The story takes place in an old farmhouse. Doug, a young man with a bright future ahead of him, suffers a terrible loss when his fiancé, Lori, is killed in an automobile accident. And it's entirely Doug's fault. Wracked with guilt, he retreats to the house, only to find he is far from alone.

Or is he? What is happening to his mind? With intelligence and masterful tension, Quigley unlocks one door after another, revealing through a horrifying labyrinth something profoundly disordered about Doug, who's still a tragic character in his own right because he so very much does not want to be insane.

Yet he is. You can watch the trailer here: Apparition Trailer

Saturday, April 9, 2016

Dan Rather: Courage Under Fire

This galvanizing short documentary by award-winning director Manuel Ceniceros celebrates free speech and one of its ardent proponents, former CBS Evening News anchor Dan Rather. A resourceful blend of interview, biography, and personal testimony, this provocative film serves multiple purposes while working toward a single end: making the world a better place. Throughout his long journalism career, Dan Rather gave the phrase "courage under fire" a combination of literal and figurative meaning. Witness the footage of Rather in a Vietnam combat zone, calm and seemingly in his element, to gain insight into the type of man who would dare speak truth to power—a trait he asserts is lacking in his profession today.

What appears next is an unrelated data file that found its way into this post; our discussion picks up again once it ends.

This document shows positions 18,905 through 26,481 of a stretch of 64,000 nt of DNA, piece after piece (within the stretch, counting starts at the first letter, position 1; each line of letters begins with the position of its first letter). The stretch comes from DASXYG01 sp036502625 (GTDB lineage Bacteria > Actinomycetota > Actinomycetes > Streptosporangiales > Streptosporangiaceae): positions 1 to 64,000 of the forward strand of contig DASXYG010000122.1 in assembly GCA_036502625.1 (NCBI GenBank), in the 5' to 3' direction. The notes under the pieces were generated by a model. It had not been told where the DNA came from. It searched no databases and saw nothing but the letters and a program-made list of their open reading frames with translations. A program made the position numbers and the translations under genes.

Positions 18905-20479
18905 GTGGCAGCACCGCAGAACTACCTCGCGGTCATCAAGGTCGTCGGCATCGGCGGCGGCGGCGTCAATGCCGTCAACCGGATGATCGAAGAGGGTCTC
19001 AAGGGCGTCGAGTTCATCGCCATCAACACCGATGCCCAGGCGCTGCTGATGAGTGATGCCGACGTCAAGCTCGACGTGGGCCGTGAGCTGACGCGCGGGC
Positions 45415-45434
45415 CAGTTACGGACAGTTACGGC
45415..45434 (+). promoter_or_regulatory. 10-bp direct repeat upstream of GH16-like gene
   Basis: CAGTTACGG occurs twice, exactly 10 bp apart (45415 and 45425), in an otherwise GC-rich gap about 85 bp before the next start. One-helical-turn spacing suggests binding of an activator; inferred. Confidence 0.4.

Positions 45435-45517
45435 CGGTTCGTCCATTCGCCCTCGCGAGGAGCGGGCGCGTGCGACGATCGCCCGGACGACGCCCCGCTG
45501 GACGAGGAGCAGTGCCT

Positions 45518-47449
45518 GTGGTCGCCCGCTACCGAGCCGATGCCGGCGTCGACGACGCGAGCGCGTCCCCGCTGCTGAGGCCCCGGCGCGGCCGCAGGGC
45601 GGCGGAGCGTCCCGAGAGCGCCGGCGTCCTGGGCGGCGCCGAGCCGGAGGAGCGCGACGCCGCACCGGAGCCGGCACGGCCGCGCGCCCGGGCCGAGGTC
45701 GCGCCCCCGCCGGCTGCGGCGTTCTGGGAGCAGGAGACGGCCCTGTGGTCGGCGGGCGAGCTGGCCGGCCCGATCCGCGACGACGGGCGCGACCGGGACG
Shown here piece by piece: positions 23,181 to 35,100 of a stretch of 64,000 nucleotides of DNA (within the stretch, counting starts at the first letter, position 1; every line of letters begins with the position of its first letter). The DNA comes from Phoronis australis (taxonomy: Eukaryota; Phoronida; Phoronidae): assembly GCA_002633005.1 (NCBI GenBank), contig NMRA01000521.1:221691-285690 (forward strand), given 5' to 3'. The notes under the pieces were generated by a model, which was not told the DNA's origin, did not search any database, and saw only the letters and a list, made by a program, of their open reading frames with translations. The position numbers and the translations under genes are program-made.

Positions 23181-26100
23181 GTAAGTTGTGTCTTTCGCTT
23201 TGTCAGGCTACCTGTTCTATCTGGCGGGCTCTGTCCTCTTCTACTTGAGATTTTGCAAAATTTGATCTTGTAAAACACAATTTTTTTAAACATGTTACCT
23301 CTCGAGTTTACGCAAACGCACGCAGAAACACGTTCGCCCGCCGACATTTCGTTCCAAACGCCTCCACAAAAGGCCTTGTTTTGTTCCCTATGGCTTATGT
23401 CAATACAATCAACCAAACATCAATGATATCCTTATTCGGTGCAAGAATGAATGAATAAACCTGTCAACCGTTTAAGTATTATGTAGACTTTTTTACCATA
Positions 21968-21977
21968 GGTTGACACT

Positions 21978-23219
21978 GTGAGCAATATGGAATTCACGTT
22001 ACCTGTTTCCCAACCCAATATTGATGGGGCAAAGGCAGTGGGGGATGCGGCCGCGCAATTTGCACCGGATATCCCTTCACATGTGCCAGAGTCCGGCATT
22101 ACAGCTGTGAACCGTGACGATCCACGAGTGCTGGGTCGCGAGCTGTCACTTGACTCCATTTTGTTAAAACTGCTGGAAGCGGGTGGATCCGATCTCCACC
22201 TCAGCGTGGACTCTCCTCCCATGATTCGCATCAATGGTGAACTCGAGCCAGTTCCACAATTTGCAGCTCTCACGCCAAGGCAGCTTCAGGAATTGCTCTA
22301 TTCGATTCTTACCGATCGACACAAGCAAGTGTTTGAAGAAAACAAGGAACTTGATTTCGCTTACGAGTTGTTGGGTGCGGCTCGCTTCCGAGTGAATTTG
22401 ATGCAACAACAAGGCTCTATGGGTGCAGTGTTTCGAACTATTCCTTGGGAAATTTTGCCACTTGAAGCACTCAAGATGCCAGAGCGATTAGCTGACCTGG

The film also touches on his spectacular exit from CBS. In an interview clip, Rather points out that despite the accusations surrounding the Killian documents controversy, no one ever proved that the documents weren't real. And would-be deniers of the story's veracity were damagingly mute. One could ask whether the world became a better place when a storied and sometimes confrontational career ended over such murkiness, especially when the context of the backlash against him was so political.

But Rather's network television career did end, and online news and commentary exploded, and in this lightning fast, increasingly decentralized and interconnected world, journalists and ordinary citizens alike are charged with answering the questions raised by Rather, his interviewer Laurie Nadel, and Ceniceros. Who will speak truth to power? And what, exactly, is the truth?

You can watch the trailer here: Dan Rather: Courage Under Fire Trailer

Sunday, April 3, 2016

America is Still the Place

San Francisco, 1971. When two oil tankers collide at the epicenter of America's counterculture revolution, far more than two ships will clash. Leading the fight against environmental pollution and Big Oil power is an underdog hero, a black man with ambition who isn't going to let a little racism, or even a lot of it, stop him from building an empire. In a world where nothing is fair, everything is fair game.

Director Patrick Gilles, who earned his high school diploma at New Hope-Solebury High School, is refreshingly candid and insightful in this timely production. And the casting is superb. Lead actor Mike Colter delivers a powerful performance, playing the business savvy and aggression of waste king Charlie Walker with piercing yet melancholy eyes, while supporting actor Dylan Baker, the oil CEO, maintains just enough nervous edginess to make you question who is really playing whom. They square off well: amidst the manifest power imbalance and conflict, they are strangely, even addictively, interdependent.

America is Still the Place is a charged treatment of a politically sensitive topic, but it doesn't shrink from opportunities for humor, allowing just the measure of distance one needs for observation and reflection. You can watch the trailer here: America is Still the Place Trailer